In his last two weeks, Ajit Pai lastly finds a spine and refuses to maneuver ahead with Trump’s ridiculous 230 assault

(Photo by Alex Wong / Getty Images)

On Thursday, the day after his boss instigated a mob to storm the Capitol, outgoing FCC chairman Ajit Pai finally “distanced himself” from Trump, saying he would have Trump’s plan to reinterpret FCC Section 230, do not continue.

In an interview on C-SPAN’s “The Communicators,” Pai told Protocol and C-SPAN co-host Peter Slen that he did not intend to promote a regulation on Section 230, which was set out in Trump’s social media manager’s mandate. He said he would not “question” Facebook and Twitter’s decisions to ban Trump from publication. And he said the president bears some responsibility for the riots that struck Capitol Hill on Wednesday.

Especially on 230 this was the exchange:

On October 15, you said that you intend to move forward with rule making in section 230 for clarity. What’s the status of it?

The status is that I do not intend to advance publicizing the proposed rulemaking with the FCC.

And why is that

Part of the reason is that, given the election results, there simply isn’t enough time to complete the administrative steps necessary to resolve the rulemaking. Given this reality, I do not think it appropriate to move forward.

If you could, what do you think should be done in section 230?

There is now a bipartisan consensus among elected officials that the law should be changed. Obviously the President believes it should be repealed, President-elect Biden has repeatedly campaigned for it to be repealed, but there also seems to be a consensus within Congress that it should be revised or reformed in some way. With regard to the amendment of the law, of course, this is a decision that the legislature must take into account, but I think certain bipartisan areas of consensus are emerging on the revision.

It is a very complicated subject that I think Congress needs to think and think about very seriously. Personally, I would think more carefully about the immunity rule, for example, but these are the things that I think the next government and Congress will think very carefully about.

He’s trying to escape this with his reputation intact and no one should let him get away with it. He could have spoken earlier. He could actually have defended the first amendment and the fact that internet websites have the right to moderate at their own discretion. That’s what his ideologically minded colleague at the FCC, Mike O’Rielly, did when he pointed out that social media moderation is not an issue for the government. Pai sat there and said nothing and watched as his colleague, who had supported every other nonsense position that Pai has held for years, was fired for it.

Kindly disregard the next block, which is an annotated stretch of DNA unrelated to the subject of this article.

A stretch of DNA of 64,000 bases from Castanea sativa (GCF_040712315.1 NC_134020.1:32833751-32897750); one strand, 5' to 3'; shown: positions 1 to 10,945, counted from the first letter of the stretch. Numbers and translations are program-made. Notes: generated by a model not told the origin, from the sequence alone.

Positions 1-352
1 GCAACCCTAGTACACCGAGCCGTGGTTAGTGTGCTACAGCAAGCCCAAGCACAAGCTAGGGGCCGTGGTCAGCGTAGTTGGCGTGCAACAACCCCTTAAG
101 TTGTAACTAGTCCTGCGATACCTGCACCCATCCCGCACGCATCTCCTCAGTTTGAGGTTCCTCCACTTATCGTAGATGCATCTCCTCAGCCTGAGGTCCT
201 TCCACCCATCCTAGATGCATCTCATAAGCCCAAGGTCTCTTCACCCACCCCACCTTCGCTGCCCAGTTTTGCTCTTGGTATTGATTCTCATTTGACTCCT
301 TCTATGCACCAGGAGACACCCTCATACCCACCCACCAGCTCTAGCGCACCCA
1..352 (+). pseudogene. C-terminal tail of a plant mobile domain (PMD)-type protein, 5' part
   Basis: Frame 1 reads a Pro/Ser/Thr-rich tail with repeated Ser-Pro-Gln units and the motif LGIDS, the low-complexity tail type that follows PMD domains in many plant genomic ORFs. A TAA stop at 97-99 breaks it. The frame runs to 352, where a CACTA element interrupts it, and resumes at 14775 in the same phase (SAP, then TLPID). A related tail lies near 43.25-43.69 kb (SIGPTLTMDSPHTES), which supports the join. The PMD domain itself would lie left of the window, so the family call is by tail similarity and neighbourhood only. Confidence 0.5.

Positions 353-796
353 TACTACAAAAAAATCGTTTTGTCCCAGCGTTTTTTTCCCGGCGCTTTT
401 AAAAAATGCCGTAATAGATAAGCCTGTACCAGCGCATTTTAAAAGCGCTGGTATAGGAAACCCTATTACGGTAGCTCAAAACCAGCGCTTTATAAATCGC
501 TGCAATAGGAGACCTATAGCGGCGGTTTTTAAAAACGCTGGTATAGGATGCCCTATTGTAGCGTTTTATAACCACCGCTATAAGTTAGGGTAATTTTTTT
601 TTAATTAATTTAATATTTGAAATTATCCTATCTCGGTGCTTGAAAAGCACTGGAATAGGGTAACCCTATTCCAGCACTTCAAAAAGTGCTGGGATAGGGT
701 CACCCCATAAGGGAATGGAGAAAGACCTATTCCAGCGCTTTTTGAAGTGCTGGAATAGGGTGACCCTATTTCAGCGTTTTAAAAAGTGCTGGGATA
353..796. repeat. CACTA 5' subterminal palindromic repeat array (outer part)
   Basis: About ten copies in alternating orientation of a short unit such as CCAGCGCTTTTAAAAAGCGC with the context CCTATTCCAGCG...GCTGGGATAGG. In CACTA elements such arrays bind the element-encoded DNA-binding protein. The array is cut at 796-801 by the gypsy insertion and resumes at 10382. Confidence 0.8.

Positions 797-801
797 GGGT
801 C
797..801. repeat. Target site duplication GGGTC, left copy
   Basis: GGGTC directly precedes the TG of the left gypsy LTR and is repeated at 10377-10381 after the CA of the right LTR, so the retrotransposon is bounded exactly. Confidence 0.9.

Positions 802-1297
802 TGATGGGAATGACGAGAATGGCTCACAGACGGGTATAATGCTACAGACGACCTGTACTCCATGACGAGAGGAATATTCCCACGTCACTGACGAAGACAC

Then Pai could have done the right thing and refused to even bother picking up the CDA 230 issue after the NTIA sent a petition on Trump’s orders. He coughed and asked for comments, which was wasting everyone’s time. Then he could have picked up those comments – in which every single key comment stated that he had no authority and shouldn’t get involved at all – and decided not to move on. But he went ahead spinelessly, offering a ridiculous legal justification that was diametrically opposed to everything he’d said about the net neutrality issue.

Only now – two weeks before the Trump presidency ends, after more and more people (including Republicans) realized that Trump may be a destructive mess that contributed to a turmoil in the Capitol – does Pai pretend to find a backbone and Express the refusal to move forward on this matter. And he does it in the weakest way – he says he’s running out of time. It’s a spineless move by someone who has spent almost all of their years in public office to publicly pat themselves on the back for standing by their “keep government out of business” policy.

Obviously, Pai has made some political calculation here, and he hopes to slip away from this mess and smell the same day some other Republicans hoping to revive their reputations do too. But it is not a matter of principle to wait until the politically favorable point is reached to do what you should have done months ago. The truth is simple: Pai is not the principled defender of “free markets” and “light touch regulation” as it has positioned itself over the years. He’s just another political hacker who has taken the easy route.

In his final two weeks, Ajit Pai finally finds a backbone and refuses to move forward with Trump’s ridiculous 230 attack

More Techdirt Legal Stories:

PSA: If someone doesn’t take your friend request, don’t threaten to kill them and break their front door
Copyright Troll Richard Liebowitz Helps Protect Free Speech and Fair Use by Losing Another Case
AT&T is restoring its bullshit broadband caps because apparently the COVID crisis is over

Comments are closed.